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For many firms, a company car (or van) scheme is not just advantageous, but necessary, especially in organisations where a means of transport is necessary for the employees to do their job such as a building or repair work, or sales/client meetings.

A company car scheme is run for varying reasons, but mostly because there are a number of employees who need to use a vehicle to carry out their business.

However, many companies also offer a company car scheme to employees who do not necessarily require a car for work, but it’s part of a benefits package – a perk, rather than something that has some direct business use.

If carefully planned and effectively managed, a company car scheme can help cut your employer national insurance contributions (NICs) and allow you to claim capital allowances that reduce taxable profits, as well as boosting morale among your existing workers and enhancing your strategy for recruiting new employees.

Many benefits may be attractive for both the employee and the employer. It is a controllable reward scheme that does not increase the wage and pension bill and there are no NI implications for employees.

Advertising or branding can be added to the vehicle’s panels to spread brand awareness while having vehicles with low CO2 emissions can reduce the carbon footprint of an organisation.

A company car is very convenient for employees as it alleviates concerns about servicing and replacement while it is now recognised as an essential part of the benefits package when it comes to recruiting new staff

On the other side of the coin, the employer is now responsible for a fleet of vehicles, which costs time and money to manage.

This includes registration and insurance while, depending on the type of scheme used, employees will need to pay company car tax

An employee can also just walk away from the benefit with no penalty

All vehicles must be fit for purpose and the cost of buying multiple cars for a large workforce can quickly add up

That said, a company car scheme is easy to set up and can benefit both the employers and the employees.

So you need to know what cars are most suitable, how are you going to fund it, who will use the vehicles, what restrictions are placed on use, any tax implications and how many you need.

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Some 80% of businesses go for contract hire allowing a company to budget accurately while it also removes the hassle of finding, looking after, and disposing of vehicles.

All that is required is the selection of vehicles, the lease term and annual mileage – an important part of the process as penalties will be charged if the mileage is exceeded.

Contract hire also delivers a set of accounting and tax advantages. The full cost of finance rentals can be deducted from taxable profits if the vehicle emits 130g/km of CO2 or less; or 85% of the rental on vehicles with higher emissions

VAT can be recovered at a rate of 50% on the finance rental if there is private use of the vehicle, or 100% where the vehicle is used only for business.

If maintenance is included, then 100% of VAT on this element of the rental can be recovered.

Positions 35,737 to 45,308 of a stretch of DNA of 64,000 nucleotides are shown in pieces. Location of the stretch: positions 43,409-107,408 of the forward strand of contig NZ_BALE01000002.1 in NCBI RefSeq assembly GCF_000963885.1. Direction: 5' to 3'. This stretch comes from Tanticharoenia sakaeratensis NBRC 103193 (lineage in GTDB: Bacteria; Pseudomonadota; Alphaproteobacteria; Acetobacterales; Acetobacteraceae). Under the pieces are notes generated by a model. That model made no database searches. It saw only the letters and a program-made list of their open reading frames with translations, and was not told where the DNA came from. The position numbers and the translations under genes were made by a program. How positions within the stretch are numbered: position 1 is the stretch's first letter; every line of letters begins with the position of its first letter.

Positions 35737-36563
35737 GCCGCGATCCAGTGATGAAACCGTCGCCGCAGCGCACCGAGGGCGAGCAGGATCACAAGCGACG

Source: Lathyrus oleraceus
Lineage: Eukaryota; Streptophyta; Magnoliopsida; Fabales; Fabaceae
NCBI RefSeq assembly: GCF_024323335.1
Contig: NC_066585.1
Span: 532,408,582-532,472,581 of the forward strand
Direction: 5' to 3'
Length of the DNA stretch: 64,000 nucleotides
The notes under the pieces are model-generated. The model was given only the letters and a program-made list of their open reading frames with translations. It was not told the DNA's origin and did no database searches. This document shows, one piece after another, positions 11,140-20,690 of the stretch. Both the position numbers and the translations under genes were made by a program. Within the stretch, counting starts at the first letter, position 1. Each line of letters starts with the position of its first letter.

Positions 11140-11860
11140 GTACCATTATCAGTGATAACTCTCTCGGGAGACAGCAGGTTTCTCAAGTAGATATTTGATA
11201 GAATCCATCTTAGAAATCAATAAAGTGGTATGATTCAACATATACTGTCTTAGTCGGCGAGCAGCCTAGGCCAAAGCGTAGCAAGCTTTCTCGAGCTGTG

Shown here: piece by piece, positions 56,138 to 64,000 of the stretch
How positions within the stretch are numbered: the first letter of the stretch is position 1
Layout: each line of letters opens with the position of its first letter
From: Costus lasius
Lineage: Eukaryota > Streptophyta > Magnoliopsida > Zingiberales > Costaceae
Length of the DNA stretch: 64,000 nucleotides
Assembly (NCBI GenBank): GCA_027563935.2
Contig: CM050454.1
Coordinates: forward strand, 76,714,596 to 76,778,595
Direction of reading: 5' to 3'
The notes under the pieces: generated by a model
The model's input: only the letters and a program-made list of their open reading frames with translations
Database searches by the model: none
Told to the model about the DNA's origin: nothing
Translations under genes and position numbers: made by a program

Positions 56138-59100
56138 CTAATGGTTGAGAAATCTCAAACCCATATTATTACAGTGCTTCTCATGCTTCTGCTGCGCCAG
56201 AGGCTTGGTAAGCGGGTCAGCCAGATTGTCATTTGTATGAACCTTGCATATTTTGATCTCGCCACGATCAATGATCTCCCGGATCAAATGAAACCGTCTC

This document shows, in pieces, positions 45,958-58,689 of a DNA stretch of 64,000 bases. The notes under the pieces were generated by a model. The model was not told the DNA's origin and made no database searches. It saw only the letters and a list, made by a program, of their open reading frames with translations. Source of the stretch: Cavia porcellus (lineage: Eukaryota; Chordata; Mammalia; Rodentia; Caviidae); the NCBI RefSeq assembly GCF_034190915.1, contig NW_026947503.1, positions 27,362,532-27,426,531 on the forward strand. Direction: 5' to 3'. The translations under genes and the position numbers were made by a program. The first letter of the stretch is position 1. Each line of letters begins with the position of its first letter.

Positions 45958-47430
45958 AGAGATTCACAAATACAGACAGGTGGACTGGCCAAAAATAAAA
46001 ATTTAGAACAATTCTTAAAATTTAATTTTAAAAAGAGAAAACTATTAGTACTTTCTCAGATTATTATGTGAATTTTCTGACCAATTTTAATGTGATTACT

If looking to free up capital, then Contract Purchase may be a better option. Similar to Contract Hire, this provides the benefits of reduced administration and fixed rental payments, as well as releasing capital for investment elsewhere.

With Contract Purchase, the vehicle appears on the balance sheet, allowing you to claim capital allowances, but the finance element of the rental payments is not subject to VAT.

With Contract Purchase the business put down a deposit on a new car before paying fixed monthly instalments with the option of purchasing the car outright when the contract expires.

At the end of the contract, the business can pay a predetermined ‘balloon’ payment to complete the purchase of the vehicle or choose to return the vehicle back to us. The vehicle must be in good condition, otherwise further charges may apply.

For greater transparency and flexibility, then the Finance Lease is available – the finance company buys the car and leases it to a business at a fixed monthly rate.

The monthly fee is calculated taking into account the leasing term, mileage and the residual value of the vehicles. Unlike a contract purchase, the business will never assume ownership of the car.

The vehicle’s anticipated resale value is fixed at the beginning of the lease. However, at the end of the lease, if the resale value is lower than agreed, your company pays the difference.

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Finance Lease allows you to show the vehicle on your balance sheet, with the outstanding rentals represented as a liability.


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Chris Wright
Chris Wright has been covering the automotive industry nationally and internationally for 30 years. Following spells with consumer titles he became News Editor of Automotive Management (AM), Editor of Automotive International, International Editor for Detroit-based Automotive News, and Editor of Dealer Update. He has also co-authored several FT Management Reports and contributes regularly to Justauto.com

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